19. Di Lisa F, Blank PS, Colonna R, Gambassi G, Silverman HS, Stern MD, Hansford RG: Mitochondrial membrane potential in sigle living adult rat cardiac myocytes exposed to anoxia or metabolic inhibition. J Physiol. 1995, 486: 1-13.PubMed CentralView ArticlePubMed
  20. Luo D, Yang D, Lan X, Li K, Li X, Chen J, Zhang Y, Xiao RP, Han Q, Cheng H: Nuclear Ca2+ sparks and waves mediated by inositol 1,4,5-trisphosphate receptors in neonatal rat cardiomyocytes. Cell Calcium. 2008, 43: 165-174. 10.1016/j.ceca.2007.04.017.PubMed CentralView ArticlePubMed
  21. Patterson RL, Boehning D, Snyder SH: Inositol 1,4,5-trisphosphate receptors as signal intergrators. Annu Rev Biochem. 2004, 73: 437-456. 10.1146/annurev.biochem.73.071403.161303.View ArticlePubMed
  22. Kockskämper J, Zima AV, Roderick HL, Pieske B, Blatter LA, Bootman MD: Emerging roles of inositol 1,4,5- triphosphate signaling in cardiac myocytes. J Mol Cell Cardiol. 2008, 45: 128-147. 10.1016/j.yjmcc.2008.05.014.PubMed CentralView ArticlePubMed
  23. Chang W, Chen TH, Pratt S, Shoback D: Amino acids in the second and third intracellular loops of the parathyroid Ca2+-sensing receptor mediate efficient coupling to phospholipase C. J Biol Chem. 2000, 275: 19955-19963. 10.1074/jbc.M909613199.View ArticlePubMed
  24. Handlogten ME, Shiraishi N, Awata H, Huang C, Miller RT: Extracellular Ca2+-sensing receptor is a promiscuous divalent cation sensing that responds to lead. Am J Physiol Renal Physiol. 2000, 279: F1083-F1091.PubMed
  25. Rizzuto R, Pozzan T: Microdomains of intracellular Ca2+; molecular determinants and functional consequences. Physiol Rev. 2006, 86: 369-408. 10.1152/physrev.00004.2005.View ArticlePubMed
  26. Roderick HL, Bootman MD: Bi-directional signaling from InsP3 receptor: regulation by calcium and accessory factors. Biochem Soc Trans. 2003, 31: 950-953. 10.1042/BST0310950.View ArticlePubMed
  27. Szado T, Vanderheyden V, Parys JB, De Smedt H, Rietdorf K, Kotelevets L, Chastre E, Khan F, Landegren U, Söderberg O, Bootman MD, Roderick HL: Phosphorylation of inositol 1,4,5-triphosphate receptors by protein kinase B/Akt inhibits Ca2+ release and apoptosis. Proc Natl Acad Sci USA. 2008, 105: 2427-32. 10.1073/pnas.0711324105.PubMed CentralView ArticlePubMed
  28. Missiaen L, De Smedt H, Parys JB, Casteels R: Co-actvation of inositol triphosphate-induced Ca2+ release by cytosolic Ca2+ is loading-dependent. J Biol Chem. 1994, 269: 7238-7242.PubMed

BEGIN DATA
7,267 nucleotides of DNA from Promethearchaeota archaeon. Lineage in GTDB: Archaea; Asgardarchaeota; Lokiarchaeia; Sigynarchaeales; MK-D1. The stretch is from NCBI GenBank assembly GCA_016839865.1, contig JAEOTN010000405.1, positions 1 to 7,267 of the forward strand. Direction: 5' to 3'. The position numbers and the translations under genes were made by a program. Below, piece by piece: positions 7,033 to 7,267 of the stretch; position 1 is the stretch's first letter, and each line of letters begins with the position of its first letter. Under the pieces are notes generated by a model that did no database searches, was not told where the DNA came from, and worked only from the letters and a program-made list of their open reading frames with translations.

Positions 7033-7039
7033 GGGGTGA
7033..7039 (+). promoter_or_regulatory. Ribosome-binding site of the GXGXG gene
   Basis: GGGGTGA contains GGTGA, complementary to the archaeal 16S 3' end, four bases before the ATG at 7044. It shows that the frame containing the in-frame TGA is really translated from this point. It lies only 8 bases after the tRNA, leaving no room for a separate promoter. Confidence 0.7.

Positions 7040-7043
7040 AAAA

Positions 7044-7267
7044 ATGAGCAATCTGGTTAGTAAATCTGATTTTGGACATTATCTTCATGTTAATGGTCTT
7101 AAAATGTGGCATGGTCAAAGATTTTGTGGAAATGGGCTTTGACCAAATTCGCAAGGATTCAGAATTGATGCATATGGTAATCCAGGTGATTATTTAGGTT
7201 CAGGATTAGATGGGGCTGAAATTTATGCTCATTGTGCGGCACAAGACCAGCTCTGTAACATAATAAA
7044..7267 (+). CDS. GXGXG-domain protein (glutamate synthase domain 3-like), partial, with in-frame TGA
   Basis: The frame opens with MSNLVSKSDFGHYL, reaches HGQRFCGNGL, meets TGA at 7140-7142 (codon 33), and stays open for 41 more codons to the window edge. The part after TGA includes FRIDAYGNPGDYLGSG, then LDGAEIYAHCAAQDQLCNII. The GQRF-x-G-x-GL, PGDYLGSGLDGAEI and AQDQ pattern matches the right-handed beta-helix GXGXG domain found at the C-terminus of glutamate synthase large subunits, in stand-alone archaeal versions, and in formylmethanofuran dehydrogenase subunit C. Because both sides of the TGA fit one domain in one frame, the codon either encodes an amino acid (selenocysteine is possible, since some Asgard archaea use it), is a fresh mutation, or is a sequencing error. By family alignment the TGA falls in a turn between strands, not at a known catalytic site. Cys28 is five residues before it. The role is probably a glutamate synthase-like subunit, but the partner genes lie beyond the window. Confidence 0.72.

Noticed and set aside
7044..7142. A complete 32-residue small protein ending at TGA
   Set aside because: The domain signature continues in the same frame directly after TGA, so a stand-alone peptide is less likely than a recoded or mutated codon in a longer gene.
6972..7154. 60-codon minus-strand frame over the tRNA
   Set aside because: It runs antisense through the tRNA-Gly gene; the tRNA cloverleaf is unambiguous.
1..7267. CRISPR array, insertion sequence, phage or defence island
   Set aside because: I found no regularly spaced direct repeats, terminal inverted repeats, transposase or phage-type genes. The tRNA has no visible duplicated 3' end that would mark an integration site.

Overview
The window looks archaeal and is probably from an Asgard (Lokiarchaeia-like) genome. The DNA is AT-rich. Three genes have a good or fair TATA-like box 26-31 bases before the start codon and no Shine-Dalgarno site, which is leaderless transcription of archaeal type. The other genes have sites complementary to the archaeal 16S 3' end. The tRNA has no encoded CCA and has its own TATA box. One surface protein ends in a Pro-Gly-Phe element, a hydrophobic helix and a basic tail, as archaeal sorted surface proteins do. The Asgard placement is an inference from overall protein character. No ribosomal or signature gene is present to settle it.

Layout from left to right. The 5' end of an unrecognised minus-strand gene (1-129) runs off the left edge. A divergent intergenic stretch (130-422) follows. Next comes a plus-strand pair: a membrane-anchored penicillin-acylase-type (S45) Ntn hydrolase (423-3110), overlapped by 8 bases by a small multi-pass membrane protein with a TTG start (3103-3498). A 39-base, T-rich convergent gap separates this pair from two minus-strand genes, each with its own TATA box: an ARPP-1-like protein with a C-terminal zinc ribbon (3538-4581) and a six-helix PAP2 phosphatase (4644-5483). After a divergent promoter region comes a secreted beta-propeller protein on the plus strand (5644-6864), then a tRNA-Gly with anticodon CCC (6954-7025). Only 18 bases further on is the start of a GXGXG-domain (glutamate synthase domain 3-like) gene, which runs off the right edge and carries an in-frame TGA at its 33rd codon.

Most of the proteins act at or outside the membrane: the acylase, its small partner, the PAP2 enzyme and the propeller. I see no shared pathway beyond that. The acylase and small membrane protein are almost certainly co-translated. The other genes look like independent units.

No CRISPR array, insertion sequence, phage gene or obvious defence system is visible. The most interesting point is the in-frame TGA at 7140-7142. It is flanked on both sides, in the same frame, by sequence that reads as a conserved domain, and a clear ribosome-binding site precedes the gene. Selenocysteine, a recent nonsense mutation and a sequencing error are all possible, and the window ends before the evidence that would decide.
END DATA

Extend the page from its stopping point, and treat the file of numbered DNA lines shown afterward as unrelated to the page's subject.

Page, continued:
29. Bootman MD, Missiaen L, Parys JB, De Smedt H, Casteels R: Control of inositol triphosphate-induced Ca2+ release by cytosolic Ca2+. Biochem J. 1995, 306: 445-451.PubMed CentralView ArticlePubMed
  30. Mackenzie L, Bootman MD, Laine M, Berridge MJ, Thuring J, Holmes A, Li WH, Lipp P: The role of inositol 1,4,5- triphosphate receptors in Ca2+ signaling and the generation arrhythmias in rat atrial myocytes. J Physiol. 2002, 87: 457-409.
  31. Foskett JK, White C, Cheung KH, Mak DO: Inositol triphosphate receptor Ca2+ release channels. Physiol Rev. 2007, 87: 593-658. 10.1152/physrev.00035.2006.PubMed CentralView ArticlePubMed
  32. Jiang CM, Han LP, Li HZ, Qu YB, Zhang ZR, Wang R, Xu CQ, Li WM: Calcium sensing receptor induces in cultured neonatal rat ventricular cardiomyocyte apoptosis during simulated ischemia/reperfusion. Cell Biol Int. 2008, 38: 792-800. 10.1016/j.cellbi.2008.03.009.View Article
  33. Sugimoto s, Iwashiro K, Monti F: The risk of myocardial stunning is decreased concentration-dependent by KATP channel activation with nicorandil before high K+ cardioplegia. Int J Cardiol. 1995, 48: 11-25. 10.1016/0167-5273(94)02213-3.View ArticlePubMed
  34. Green DR: Apoptotic pathways: ten minutes to dead. Cell. 1999, 121: 671-674. 10.1016/j.cell.2005.05.019.View Article

Copyright

© Lu et al; licensee BioMed Central Ltd. 2010

This article is published under license to BioMed Central Ltd. This is an Open Access article distributed under the terms of the Creative Commons Attribution License (http://creativecommons.org/licenses/by/2.0), which permits unrestricted use, distribution, and reproduction in any medium, provided the original work is properly cited.

Advertisement